The command button send a partial submit to a managed bean on the server. The managed bean reads the component Id of the input text field to put the focus to from a client attribute that is defined on each command button. Using the MyFaces Trinidad ExtendedRenderKitService class, the managed bean sends a JavaScript call to the client to change the current component focus.

Important: By default, ADF Faces does not render all its user interface components as JavaScript objects. It only renders those components as JavaScript objects that have behavior, like a table that can have its columns moved. Input text components, for example, are rendered in HTML only, which means that the ADF client side JavaScript framework will not find a handle to the component unless you tell ADF Faces to create one. For this, you set the ClientComponent property of the input text fields to true. This also is required for the af:document InitialFocusId property to work.

Below is the managed bean code that handles the command button action and that composes and executes the JavaScript to set the client side UI focus.

import javax.faces.component.UIViewRoot;
import javax.faces.context.FacesContext;
import javax.faces.event.ActionEvent;
import org.apache.myfaces.trinidad.render.ExtendedRenderKitService;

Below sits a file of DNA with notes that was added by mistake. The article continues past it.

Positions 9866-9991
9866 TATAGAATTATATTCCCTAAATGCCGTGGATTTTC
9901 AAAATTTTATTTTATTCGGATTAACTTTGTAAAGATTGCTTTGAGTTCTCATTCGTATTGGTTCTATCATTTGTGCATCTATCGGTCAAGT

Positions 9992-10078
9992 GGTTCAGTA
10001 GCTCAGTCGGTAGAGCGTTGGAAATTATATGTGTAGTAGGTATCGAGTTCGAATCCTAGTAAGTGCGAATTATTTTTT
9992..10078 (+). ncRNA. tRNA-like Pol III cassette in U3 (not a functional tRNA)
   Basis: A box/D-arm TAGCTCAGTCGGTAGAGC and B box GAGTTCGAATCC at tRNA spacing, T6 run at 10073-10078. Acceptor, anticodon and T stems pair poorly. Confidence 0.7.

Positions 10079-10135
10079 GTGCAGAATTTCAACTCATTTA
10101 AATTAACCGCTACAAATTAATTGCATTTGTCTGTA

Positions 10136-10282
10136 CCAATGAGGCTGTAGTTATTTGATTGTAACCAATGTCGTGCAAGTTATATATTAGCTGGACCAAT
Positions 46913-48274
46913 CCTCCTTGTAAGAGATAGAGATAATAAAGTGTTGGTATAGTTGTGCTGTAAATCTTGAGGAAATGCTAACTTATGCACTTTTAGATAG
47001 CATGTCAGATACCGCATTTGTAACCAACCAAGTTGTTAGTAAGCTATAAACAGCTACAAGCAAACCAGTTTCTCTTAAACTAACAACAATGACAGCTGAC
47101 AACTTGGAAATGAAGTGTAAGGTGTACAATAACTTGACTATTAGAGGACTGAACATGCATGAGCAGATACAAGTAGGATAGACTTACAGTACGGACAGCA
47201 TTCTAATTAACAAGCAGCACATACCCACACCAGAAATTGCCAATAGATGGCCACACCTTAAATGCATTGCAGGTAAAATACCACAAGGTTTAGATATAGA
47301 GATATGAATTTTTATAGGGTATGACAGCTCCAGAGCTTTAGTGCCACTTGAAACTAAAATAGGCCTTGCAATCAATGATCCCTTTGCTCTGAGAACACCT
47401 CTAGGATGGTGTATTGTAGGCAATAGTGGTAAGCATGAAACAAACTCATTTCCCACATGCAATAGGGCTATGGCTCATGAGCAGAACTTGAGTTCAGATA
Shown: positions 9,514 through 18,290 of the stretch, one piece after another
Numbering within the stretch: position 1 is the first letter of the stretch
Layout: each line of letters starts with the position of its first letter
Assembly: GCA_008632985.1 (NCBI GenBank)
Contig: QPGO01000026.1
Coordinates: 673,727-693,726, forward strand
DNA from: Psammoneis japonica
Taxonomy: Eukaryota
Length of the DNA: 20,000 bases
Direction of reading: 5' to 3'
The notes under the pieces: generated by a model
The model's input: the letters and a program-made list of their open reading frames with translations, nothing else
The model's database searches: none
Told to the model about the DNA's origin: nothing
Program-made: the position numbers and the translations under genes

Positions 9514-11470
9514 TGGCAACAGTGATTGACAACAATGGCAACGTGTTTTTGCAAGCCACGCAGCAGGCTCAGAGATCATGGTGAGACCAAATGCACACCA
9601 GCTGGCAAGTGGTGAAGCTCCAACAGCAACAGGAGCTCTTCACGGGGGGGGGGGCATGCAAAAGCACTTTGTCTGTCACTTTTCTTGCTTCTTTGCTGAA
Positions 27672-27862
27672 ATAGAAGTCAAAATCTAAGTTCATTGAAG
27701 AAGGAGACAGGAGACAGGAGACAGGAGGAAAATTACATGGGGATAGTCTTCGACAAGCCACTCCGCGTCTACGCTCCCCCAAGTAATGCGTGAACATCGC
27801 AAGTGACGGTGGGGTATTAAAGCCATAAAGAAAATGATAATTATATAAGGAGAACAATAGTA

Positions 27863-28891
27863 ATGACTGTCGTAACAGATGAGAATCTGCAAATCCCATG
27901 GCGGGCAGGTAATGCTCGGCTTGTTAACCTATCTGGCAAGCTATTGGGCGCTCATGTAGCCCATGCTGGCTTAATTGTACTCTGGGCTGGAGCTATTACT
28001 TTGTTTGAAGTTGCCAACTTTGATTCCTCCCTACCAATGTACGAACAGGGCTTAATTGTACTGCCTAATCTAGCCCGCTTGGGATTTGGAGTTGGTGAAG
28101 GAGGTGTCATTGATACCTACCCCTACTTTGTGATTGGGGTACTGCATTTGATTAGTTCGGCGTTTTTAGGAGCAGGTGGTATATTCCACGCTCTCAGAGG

import org.apache.myfaces.trinidad.util.Service;
class FocusBean {
  public FocusBean() {

 public String onSetFocus(ActionEvent event) {
   RichCommandButton rcb = (RichCommandButton)event.getSource();
   String focusOn = (String)rcb.getAttributes().get("focusField");
   FacesContext fctx = FacesContext.getCurrentInstance();
   UIViewRoot viewRoot = fctx.getViewRoot();
  //search can be improved to include naming containers
  RichInputText rit = RichInputText)viewRoot.findComponent(focusOn);
 if (rit != null) {
   String clientId = rit.getClientId(fctx); 
   //compose JavaScript to be executed on the client 
   StringBuilder script = new StringBuilder();
   //use client id to ensure component is found if located in
   //naming container  
   script.append("var textInput = ");
   script.append ("('"+clientId+"');");
   script.append("if(textInput != null){"); 
   //invoke JavaScript
  //generic, reusable helper method to call JavaScript on a client
  private void writeJavaScriptToClient(String script) {
    FacesContext fctx = FacesContext.getCurrentInstance();
    ExtendedRenderKitService erks = null;
    erks = Service.getRenderKitService(
                 fctx, ExtendedRenderKitService.class);
    erks.addScript(fctx, script);

 As mentioned, the command buttons in the sample have a client attribute attached that I use to determine which input component should receive focus. The managed bean calls the client attribute here:

RichCommandButton rcb = (RichCommandButton)event.getSource();
String focusOn = (String)rcb.getAttributes().get("focusField");

 In the page definition, the client attribute is defined as

<af:commandButton text="Focus Field 2" id="commandButton1"
  <af:clientAttribute name="focusField" value="it2"/>
<af:commandButton text="Focus Field 3" id="cb1"
  <af:clientAttribute name="focusField" value="it3"/>

In your custom implementation of this use case, you for sure will have your own way of determining the next focus target. The server side code however doesn't change much.

You can DOWNLOAD the sample workspace from here:


A blog on Oracle JDeveloper, ADF, MAF, MCS and other mobile and web topics inspired by questions and answers posted on the OTN forums.

Frank Nimphius